I always hate posting this sort of thing because I know it's usually country specific - sorry non US folk. Also I often include books I've been waiting to drop in price but haven't read - so I never know how good a deal these things are! Anyway, passing these along! Sometimes other ebook stores will price match, so keep an eye out.

 

Note that these are on sale as of July 2, 2016 - but that changes fast.

 

Also I'm in a rush - going out for bbq - so no links below, though the book images above should have them.

 

Brunelleschi's Dome: How a Renaissance Genius Reinvented Architecture

Ross King

$1.99

 

The Astors Kindle Edition

Virginia Cowles

$.99

 

The Rothschilds

Virginia Cowles

$.99

 

Inkheart (Inkworld series Book 1)

Cornelia Funke

$1.99

 

We Band of Angels, The Untold Story of The Women Trapped on Bataan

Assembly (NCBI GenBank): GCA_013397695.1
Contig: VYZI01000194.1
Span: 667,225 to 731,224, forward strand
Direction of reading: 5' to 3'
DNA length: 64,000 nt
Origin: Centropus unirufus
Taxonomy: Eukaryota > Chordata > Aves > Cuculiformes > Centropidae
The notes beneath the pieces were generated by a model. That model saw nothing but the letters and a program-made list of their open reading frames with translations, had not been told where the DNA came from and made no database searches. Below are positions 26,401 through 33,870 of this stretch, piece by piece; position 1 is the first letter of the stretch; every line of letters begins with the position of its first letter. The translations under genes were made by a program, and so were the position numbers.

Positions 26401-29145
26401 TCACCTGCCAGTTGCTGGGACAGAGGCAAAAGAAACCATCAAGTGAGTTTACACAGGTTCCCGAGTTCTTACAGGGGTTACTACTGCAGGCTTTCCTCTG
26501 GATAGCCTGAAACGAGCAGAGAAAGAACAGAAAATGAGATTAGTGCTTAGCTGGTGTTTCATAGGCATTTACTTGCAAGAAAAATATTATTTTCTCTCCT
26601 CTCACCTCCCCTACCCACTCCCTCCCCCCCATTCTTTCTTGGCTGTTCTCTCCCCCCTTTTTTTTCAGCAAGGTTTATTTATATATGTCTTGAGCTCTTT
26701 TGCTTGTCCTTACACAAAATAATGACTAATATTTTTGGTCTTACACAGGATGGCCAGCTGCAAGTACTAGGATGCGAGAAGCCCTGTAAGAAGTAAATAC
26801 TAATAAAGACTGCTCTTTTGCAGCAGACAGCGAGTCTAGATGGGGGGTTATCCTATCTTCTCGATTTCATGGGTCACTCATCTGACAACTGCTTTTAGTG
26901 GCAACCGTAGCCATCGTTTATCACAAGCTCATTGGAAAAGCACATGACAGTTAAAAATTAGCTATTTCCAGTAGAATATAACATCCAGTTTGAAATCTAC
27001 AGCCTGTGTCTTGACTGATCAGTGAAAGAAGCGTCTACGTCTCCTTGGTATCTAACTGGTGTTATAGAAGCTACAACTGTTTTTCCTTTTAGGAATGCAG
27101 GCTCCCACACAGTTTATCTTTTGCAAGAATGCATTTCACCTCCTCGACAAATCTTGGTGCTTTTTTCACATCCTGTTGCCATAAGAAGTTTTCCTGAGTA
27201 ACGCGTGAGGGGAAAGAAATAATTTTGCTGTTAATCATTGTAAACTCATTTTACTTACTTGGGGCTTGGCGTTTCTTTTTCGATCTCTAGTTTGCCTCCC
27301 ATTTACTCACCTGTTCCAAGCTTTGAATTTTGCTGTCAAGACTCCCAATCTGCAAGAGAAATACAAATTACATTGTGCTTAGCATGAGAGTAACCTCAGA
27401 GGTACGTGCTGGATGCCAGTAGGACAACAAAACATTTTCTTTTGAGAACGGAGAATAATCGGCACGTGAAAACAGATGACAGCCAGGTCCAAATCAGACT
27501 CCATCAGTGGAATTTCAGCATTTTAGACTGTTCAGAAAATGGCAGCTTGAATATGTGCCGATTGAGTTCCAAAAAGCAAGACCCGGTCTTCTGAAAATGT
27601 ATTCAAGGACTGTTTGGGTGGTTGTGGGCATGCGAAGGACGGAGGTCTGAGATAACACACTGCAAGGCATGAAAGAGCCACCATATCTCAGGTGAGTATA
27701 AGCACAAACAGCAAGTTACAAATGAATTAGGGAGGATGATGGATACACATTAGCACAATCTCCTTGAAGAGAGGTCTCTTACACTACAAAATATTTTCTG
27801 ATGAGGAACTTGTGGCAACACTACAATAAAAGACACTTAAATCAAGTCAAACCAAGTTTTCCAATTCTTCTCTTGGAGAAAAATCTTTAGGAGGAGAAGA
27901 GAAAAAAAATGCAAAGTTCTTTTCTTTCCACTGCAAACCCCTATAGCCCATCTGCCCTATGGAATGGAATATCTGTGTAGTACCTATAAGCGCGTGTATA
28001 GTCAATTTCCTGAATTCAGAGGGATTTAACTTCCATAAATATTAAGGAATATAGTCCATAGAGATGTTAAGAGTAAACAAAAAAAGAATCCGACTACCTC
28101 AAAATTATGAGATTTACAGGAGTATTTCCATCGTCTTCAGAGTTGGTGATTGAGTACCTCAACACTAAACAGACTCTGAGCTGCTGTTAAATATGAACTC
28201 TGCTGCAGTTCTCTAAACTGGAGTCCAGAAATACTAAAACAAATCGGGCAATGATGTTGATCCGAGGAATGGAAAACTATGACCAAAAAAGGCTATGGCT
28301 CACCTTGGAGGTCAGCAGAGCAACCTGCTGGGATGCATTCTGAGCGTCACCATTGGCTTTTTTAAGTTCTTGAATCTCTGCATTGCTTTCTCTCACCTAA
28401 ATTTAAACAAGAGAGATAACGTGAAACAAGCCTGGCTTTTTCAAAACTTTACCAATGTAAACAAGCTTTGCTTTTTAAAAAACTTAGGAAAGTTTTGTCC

Elizabeth M. Norman

$1.99

 

Charles Addams: Happily Ever After

Charles Addams

2.99

50 Questions (I never do this, heh)

I used to stay away from these things like they were radioactive because some of the older ones were perfect fodder for social engineering. As in, hey let's learn about this person and be better able to guess their passwords. This seems less suspect than most, plus I've now already had my info compromised in reality - yay being in broken government databases. So why not.

 

See also:

Chris's Fish Place

Jessica's Book Thoughts

Sock Poppet at Play

Yodamom

 


1. Do you sleep with your closet doors open or closed?
Once would have said closed. But in my current apartment the closet doors are metal and make awful noises when I have to get in and select my clothes - so yeah, they stay open. It's a shallow closet though, and nothing in there to hide behind.